Acoustics Assignment

A collection of words and digits were spoken by CJ and recorded on a PC equipped with a sound card. The words consisted of five repetitions of each monophthongal vowel in a hVd context, to permit a description of the speaker's vowel space. The digit strings were chosen for a future exercise.

The presentation and capture of the speech data was facilitated by use of Steve Cassidy's Emu Capture program. This program presented the words and digit strings one at a time and recorded each utterance into a separate .WAV file. The word list was a text file containing one utterance on each line.

The twelve vowels O, @:, I, A, a:, o:, U, i:, u:, E, V, and @ were recorded five times, in a different random order each time. With two repetions of 20 digit strings, this produced 100 .WAV files which are summarised in Table 1. These files can be downloaded from this self-extracting archive.

An Emu template was created to allow the speech data to be accessed as a database by the Emu labeller. The Emu labeller was used to annotate each recording. For the hVd words, the boundaries of the phonemes were marked, along with the location of the vowel targets. In the hierarchy view, the phoneme and target levels were linked back to a word and speaker level. For the digit strings, only the word boundaries were marked. The Emu annotation files are also stored in the self-extracting archive.

For the hVd words, formants F1 and F2 were measured at the vowel target using the Emu labeller's frequency readout, with the cursor positioned at the mid-points of the F1 and F2 bands. These values were entered into Table 1, along with the vowel labels.

The F1 and F2 values, and the vowel labels, were then copied from the table and loaded into vectors in the R environment. These vectors were used to produce ellipse plots of the vowel space by the following R commands:-

> F1 <- c(600,500,400,840,700,460,440,340,340,600,640,480,
> F2 <- c(1000,1420,2240,1580,1100, 800,1100,2680,1300,2020,1400,1540,
           860,2620,1360,1540,1400,1020,1460,2060,1280,1160,2220, 960,
          1460,1160,2580,2220,1060,2020,1000, 920,1520,1320,1520,1160,
          1140,1440,1420,2540, 840,1980,2200,1140,1000,1320,1180,1600,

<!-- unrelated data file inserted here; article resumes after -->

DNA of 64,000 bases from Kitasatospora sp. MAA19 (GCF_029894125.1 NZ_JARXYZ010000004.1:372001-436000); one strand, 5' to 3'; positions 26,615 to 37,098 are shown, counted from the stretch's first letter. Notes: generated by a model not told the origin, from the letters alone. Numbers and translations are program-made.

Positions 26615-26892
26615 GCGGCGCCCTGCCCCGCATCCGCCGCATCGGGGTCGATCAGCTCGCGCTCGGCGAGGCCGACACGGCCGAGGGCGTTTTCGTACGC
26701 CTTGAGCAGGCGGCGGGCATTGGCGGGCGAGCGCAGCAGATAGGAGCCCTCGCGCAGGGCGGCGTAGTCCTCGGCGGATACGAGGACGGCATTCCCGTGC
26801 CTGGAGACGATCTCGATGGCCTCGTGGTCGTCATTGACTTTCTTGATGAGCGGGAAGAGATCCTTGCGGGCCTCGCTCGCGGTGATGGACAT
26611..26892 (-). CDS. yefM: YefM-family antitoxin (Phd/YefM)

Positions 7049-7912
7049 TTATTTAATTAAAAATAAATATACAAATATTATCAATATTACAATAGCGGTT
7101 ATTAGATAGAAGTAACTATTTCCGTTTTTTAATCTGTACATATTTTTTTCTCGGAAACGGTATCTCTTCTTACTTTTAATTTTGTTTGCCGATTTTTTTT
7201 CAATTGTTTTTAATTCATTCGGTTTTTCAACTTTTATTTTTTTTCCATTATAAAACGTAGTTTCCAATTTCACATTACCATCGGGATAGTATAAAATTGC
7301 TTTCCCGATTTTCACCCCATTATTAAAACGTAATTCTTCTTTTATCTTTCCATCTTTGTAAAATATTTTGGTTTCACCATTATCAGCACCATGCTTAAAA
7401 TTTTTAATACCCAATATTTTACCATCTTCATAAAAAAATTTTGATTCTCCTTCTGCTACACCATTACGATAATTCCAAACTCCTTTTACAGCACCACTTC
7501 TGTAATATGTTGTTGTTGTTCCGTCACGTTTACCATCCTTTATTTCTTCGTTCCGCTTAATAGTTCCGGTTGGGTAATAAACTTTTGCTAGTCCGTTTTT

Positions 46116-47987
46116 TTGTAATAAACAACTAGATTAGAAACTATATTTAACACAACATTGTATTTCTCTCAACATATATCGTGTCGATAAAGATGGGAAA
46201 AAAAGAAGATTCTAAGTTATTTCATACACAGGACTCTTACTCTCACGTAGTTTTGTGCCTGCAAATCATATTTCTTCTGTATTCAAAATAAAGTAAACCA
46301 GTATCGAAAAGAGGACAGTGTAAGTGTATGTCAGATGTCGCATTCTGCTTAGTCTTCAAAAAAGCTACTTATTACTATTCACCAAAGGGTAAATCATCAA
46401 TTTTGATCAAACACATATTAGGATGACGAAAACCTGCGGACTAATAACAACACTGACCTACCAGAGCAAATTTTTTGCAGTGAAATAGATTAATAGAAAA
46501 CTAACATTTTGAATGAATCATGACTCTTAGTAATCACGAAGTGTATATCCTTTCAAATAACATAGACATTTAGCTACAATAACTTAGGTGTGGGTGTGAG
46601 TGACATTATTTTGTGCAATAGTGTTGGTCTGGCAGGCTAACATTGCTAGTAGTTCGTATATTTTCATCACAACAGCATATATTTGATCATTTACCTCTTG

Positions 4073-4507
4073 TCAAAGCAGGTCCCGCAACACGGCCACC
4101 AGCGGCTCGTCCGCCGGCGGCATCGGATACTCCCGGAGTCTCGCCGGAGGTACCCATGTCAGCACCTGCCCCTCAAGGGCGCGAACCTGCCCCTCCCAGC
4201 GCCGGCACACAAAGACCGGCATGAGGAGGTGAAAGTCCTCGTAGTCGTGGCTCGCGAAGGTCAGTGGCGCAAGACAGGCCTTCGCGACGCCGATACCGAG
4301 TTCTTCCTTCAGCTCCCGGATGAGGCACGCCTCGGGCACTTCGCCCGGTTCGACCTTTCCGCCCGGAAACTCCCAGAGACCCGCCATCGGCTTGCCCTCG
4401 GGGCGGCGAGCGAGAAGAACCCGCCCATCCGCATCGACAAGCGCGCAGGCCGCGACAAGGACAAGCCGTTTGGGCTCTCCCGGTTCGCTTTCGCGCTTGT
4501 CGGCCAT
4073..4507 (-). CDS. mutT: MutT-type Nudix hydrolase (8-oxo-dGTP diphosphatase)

1160,1620,1000,1000,2000,2460,2180,1520,1420, 880,1180,1320)
> formants <- cbind(F1,F2)
> labels <-c("O" ,"@:","I" ,"A" ,"a:","o:","U","i:","u:","E" ,"V" ,"@" ,
             "o:","i:","@:","A" ,"V" ,"U" ,"@","E" ,"u:","a:","I" ,"O" ,
             "@:","a:","i:","I" ,"U" ,"E" ,"O","o:","A" ,"V" ,"@" ,"u:",
             "a:","@" ,"@:","i:","o:","E" ,"I","U" ,"O" ,"V" ,"u:","A" ,
             "u:","A" ,"U" ,"O" ,"E" ,"i:","I","@" ,"@:","o:","a:","V")
> library(emu)
> eplot(formants, labels, formant=T, dopoints=T, col=F)
> title("Speaker CJ Vowel Data Points")
> eplot(formants, labels, formant=T, centroid=T, col=F)
> title("Speaker CJ Vowel Centroids")

The data points for each vowel are quite tightly grouped, indicating a reasonable degree of consistency between different repetitions.

For comparison, two sets of vowel data, for Australian English and Southern British English male speakers, were loaded from the english database on the Harrington and Cassidy CDROM. Ellipse plots were first produced with the frequency scales aligned:-

> sbe.segs <-emu.query("english", "sbe:m:w*", "Phonetic=vowel")
>   <-emu.track(sbe.segs,  "fm", cut=0.5)
> aus.segs <-emu.query("english", "aus:m:*",  "Phonetic=vowel")
>   <-emu.track(aus.segs,  "fm", cut=0.5)
> par(mfrow=c(1,3))
> eplot([,1:2], label(sbe.segs), centroid=T, formant=T, col=F, xlim=c(-2700,-600), ylim=c(-900, -200))
> title("sbe")
> eplot(formants,     labels,          centroid=T, formant=T, col=F, xlim=c(-2700,-600), ylim=c(-900, -200))
> title("cj")
> eplot([,1:2], label(aus.segs), centroid=T, formant=T, col=F, xlim=c(-2700,-600), ylim=c(-900, -200))
> title("aus")

Comparison of these plots was hindered to some extent by the pitch differences in the speakers' voices. In the next ellipse plots, the frequency scales were adjusted to more closely align the front/back, high/low, vowels of each data set:-

> eplot([,1:2], label(sbe.segs), centroid=T, formant=T, col=F)
> title("sbe")
> eplot(formants,     labels,          centroid=T, formant=T, col=F, xlim=c(-2700,-700), ylim=c(-900, -350))
> title("cj")
> eplot([,1:2], label(aus.segs), centroid=T, formant=T, col=F, xlim=c(-2300,-600), ylim=c(-700, -300))
> title("aus")

It is evident that CJ's vowel space corresponds much more closely to the Southern British than the Australian vowel space. (CJ was born near Manchester, England, but has lived in Australia for 28 years.) The relative positions of i:, E, A, a:, o:, and @ are quite similar in the SBE and CJ data. For CJ, u: and U are further back, and O is lower. This probably reflects CJ's Northern British accent. In comparison with SBE and CJ, the AUS data shows marked differences, particularly in the positions of the u: and a: vowels.